The death of two brothers aged seven and four ---the only children of a poor couple ---following oral administration of Napa syrup (generic name Paracetamol) is a stark reminder of 28 children's death from intake of toxic Paracetamol produced by a pharmaceutical company named Rid Pharma in 2009. This time it happened in Durgapur under Ashuganj Upazila of Brahmanbaria. Used for treatment of headache and fever, Napa syrup has, however, no record of causing death to children before this tragedy. Reportedly, the syrup's bottle shows the expiry date in 2023. The bottle has been seized for examining it and its content.
Before laboratory tests come up with results, any comment on the quality of medicine will be premature. But there is a need for ascertaining if the particular Paracetamol bottle is genuine or not. Clandestine business of spurious medicine is ripe particularly in small towns and villages. The busting of underground drug manufacturing facilities by the law enforcement agencies speaks volumes for the malpractice.
However, a thorough probe will be necessary to pinpoint the exact cause of the siblings' death. Other points are suspect too and, therefore, cannot be overlooked. First of all, there was a symptom of fever but no recognised physician was consulted before administering the syrup. The mother of the boys procured the syrup from a local pharmacy on the assumption that her sons were taken ill by fever. Immediately after taking the medicine, the two boys vomited and then on the advice of the owner of the pharmacy, the two boys were taken to Ashuganj Health Complex where the doctors referred to Brhmanbaria District Hospital because the health complex had neither paediatrician nor a system for bowel washing.
Accordingly the two sick boys were taken to Brahmanbaria District Hospital where physicians gave them primary treatment and were sent home. Evidently, the upazila health complex suspected presence of toxic substance in the two boys' stomach. They did what was needed to be done. Here the patients were given oxygen support as their oxygen level was low. However, they could not manage an ambulance for sending the patients to Brahmanbaria. If it was deliberate, the physicians there are to blame for the lapse. But if there is no ambulance, it shows the deplorable state of the particular health complex or even other health complexes.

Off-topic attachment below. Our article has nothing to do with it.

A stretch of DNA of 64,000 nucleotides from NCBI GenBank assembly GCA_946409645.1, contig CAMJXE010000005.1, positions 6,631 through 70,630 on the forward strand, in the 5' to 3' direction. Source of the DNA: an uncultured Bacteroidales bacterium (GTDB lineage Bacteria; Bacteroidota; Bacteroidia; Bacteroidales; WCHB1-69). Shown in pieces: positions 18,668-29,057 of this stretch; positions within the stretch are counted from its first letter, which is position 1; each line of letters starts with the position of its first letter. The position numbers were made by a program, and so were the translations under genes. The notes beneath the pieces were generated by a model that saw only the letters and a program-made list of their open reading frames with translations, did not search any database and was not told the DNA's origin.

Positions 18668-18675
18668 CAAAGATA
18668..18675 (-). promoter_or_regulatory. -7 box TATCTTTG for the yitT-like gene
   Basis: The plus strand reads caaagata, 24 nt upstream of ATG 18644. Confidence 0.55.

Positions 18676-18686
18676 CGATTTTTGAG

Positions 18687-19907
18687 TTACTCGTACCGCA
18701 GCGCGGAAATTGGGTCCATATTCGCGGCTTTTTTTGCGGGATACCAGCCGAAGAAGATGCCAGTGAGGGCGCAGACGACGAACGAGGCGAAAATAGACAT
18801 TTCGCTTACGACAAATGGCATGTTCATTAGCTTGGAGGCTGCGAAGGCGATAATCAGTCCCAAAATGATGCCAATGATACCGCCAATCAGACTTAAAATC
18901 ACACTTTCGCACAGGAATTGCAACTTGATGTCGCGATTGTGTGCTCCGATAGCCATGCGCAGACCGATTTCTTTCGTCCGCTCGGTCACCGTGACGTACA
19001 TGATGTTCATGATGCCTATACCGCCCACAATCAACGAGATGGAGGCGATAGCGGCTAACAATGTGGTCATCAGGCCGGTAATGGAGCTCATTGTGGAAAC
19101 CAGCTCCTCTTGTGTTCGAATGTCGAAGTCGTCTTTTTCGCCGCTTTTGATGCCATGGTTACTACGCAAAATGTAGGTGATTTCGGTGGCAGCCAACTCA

However, the primary treatment received by the two boys has not been elaborated. Were their bowels washed? The higher authority has promised investigation into the matter categorically mentioning every attempt to be made to find out why the children were not admitted to the hospital and instead sent home. The question is, did the attending doctor/s give proper attention to the sick boys. That doctors from the health complex sent the boys for better treatment should have been enough to give a closer look into their cases. Rather, the cases were seemingly taken lightly.
If the mother was at fault initially for not consulting a doctor, she did everything right afterwards. In the absence of her husband who works at a brick kiln in Sylhet, the woman, a labourer at a local rice mill, had to rush from one hospital to the other. When no ambulance was available, the poor mother had to hire a CNG-driven auto-rickshaw to take her sons to Brahmanbaria District Hospital. Without keeping the boys under observation, they were sent home. What was the level of medical wisdom that prompted the attending doctor to send the patients home?
It is a common complaint that doctors in this country hardly give time to patients. Their commercial considerations get the better of a thorough inquiry into patients' health condition. At times near and dear ones even cite negligence of medical professionals for the death of patients and go berserk or physically assault doctors. Such developments are unfortunate and can be avoided if physicians are as much attentive and caring as the cases demand.
In the 2009 renal failure of children on account of contamination of Rid Pharma Parcetamol, diethylene glycol, a raw material of leather industry, was used instead of propylene glycol to cut production cost. That was responsible for children's death. Hopefully no such tinkering was done in case of Napa. However, if the medicine is found to be responsible for the two boy's death, Napa syrup has to be withdrawn from the market.